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Early in Raajneeti (“Politics”), a veteran politician worries that the hot-headed young members of his party will screw up everything that he and his allies have worked for their whole lives. And that’s exactly what happens in this political soap opera.

Prithvi (Arjun Rampal) and Veerendra (Manoj Bajpai) are rising stars in a political party headed by Veerendra’s father, Bhanu. Bhanu’s brother, Chandra (Chetan Pandit) — who’s also Prithvi’s father — is his right-hand man. Chandra’s youngest son, Samar (Ranbir Kapoor), returns from studying in New York for his uncle’s birthday party.

When Bhanu suffers a stroke on his birthday, it sets off a power struggle between Prithvi and Veerendra, who sees himself as rightful heir to lead the party, despite his villainous mustache and penchant for satin suits. Handsome Prithvi is more popular, but he’s not such a great guy either. Bhanu recovers enough to name Chandra acting president in the hopes of maintaining party unity. It doesn’t work.

Veerendru tries to consolidate his power by taking under his wing a popular local athlete interested in running for office. The jock, Sooraj (Ajay Devgan), is the adopted son of Chandra’s chauffeur — and also the secret love-child of Chandra’s wife, Bharti (Nikhila Trikha), making him Pritvi & Samar’s older half-brother.

When Veerendru and Sooraj resort to violence to achieve their ambitions, Samar steps in to help his brother (the one he knows about, not the secret half-brother). Aiding him is Bharti’s brother, Brij (Nana Patekar), who’s long been the family’s clean-up man. The violence spirals out of control, ruining the lives of everyone involved.

With so many characters, it’s hard to keep track of everyone in Raajneeti. Oops, I left out two of the women critical to the story. There’s Sarah (Sarah Thompson, who played Eve in the final season of Angel), Samar’s American girlfriend. And there’s Indu (Katrina Kaif), who loves Samar but is forced into a political married to Prithvi by her wealthy father.

The story sounds convoluted, and it is. But the filmmakers take nearly three hours to tell the story, allowing enough time to give each character depth. There are no heroes in Raajneeti, and no one’s really innocent apart from Sarah, and that’s only because she’s an outsider.

I found Sarah’s perspective invaluable in the film. Every Hindi movie I’ve seen on the topic portrays Indian politics as violent and corrupt. It makes me wonder why anyone would want to enter the field, given the high mortality rate of Bollywood politicians. It was nice to have an onscreen avatar acting as shocked by the carnage as I was.

Indu also plays an important role, giving women a voice in a male-dominated arena. While she could’ve acted a few scenes more forcefully, Kaif is competent in her portrayal of a manipulated woman. It’s an ambitious choice for Kaif, and the right one if she’s looking to branch out from comedies.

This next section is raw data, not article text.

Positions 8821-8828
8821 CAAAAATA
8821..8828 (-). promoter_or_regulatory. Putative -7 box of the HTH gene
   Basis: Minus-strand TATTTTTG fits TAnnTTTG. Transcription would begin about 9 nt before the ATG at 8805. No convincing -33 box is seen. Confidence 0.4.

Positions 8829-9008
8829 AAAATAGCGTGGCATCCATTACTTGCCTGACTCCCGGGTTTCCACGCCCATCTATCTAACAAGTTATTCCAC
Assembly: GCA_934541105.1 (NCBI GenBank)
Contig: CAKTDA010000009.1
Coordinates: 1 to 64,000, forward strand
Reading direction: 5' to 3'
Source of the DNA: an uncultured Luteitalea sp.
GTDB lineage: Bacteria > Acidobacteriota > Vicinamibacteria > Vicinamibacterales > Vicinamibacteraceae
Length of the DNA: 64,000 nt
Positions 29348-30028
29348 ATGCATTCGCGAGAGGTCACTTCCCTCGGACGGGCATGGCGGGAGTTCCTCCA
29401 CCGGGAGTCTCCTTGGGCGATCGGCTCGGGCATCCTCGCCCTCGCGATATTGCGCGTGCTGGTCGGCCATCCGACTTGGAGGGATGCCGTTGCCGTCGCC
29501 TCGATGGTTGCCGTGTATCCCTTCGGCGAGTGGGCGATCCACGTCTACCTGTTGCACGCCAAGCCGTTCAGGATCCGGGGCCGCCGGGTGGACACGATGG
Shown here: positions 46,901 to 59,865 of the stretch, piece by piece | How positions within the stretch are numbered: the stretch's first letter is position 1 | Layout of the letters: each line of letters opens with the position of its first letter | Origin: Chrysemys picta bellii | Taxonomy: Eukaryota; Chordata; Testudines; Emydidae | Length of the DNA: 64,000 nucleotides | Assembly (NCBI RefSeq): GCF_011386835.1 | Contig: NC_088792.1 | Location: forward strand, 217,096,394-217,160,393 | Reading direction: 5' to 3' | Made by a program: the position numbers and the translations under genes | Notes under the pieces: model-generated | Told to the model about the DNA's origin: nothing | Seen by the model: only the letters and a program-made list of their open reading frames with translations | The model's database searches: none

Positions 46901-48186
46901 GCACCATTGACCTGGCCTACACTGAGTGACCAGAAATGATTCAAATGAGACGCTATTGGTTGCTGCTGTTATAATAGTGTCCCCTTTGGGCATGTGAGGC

While no one character dominates the screentime, Raajneeti wouldn’t work without Patekar as Brij. His character is involved in almost every critical decision, even if peripherally. Brij is a clean-up man who never gets his own hands dirty, allowing him to remain in good standing with the constituents. Patekar plays him as cool and controlled, manipulating people with a smile.

Brij is the eye of a storm that spirals out of control in the last 30 minutes of the movie. Subtle intrigues are abandoned for an orgy of violence that strains credulity. An important rule that the old politicians adhered to is to always get someone else to pull the trigger for you. The young upstarts forget that, and an unnecessary bloodbath ensues. It might make for a good movie, but it seems like bad politics.

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Opening June 4: Raajneeti

This weekend’s new Hindi release is the political drama Raajneeti. Its ensemble cast includes Ajay Devgan, Katrina Kaif, Ranbir Kapoor and Arjun Rampal.

In the Chicago area, Raajneeti is showing at the AMC Loews Pipers Alley 4 in Chicago, AMC Randhurst 16 in Mount Prospect, Big Cinemas Golf Glen 5 in Niles, AMC South Barrington 30 in South Barrington and AMC Cantera 30 in Warrenville. The movie has an official runtime of 2 hrs. 58 min.

Kites, having earned $1,554,744 in the U.S. so far, carries over for a third week at the Pipers Alley 4, Golf Glen 5, South Barrington 30 and Cantera 30.

Kites: The Remix earned $24,869 in its opening weekend at 40 U.S. theaters — a per screen average of just $622.

Other Indian films showing in the Chicago area the weekend beginning June 4, 2010 include Singam (Tamil) and Vedam (Telugu) at the Golf Glen 5. Singam is also showing at Sathyam Cinemas in Downers Grove.

Movie Review: Housefull (2010)

3 Stars (out of 4)

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These days, it’s safe to assume that any movie starring Akshay Kumar is a slapstick comedy. Such is the case with Housefull. Yet the strength of the cast and some well-executed bits make Housefull better than the average Bollywood screwball comedy.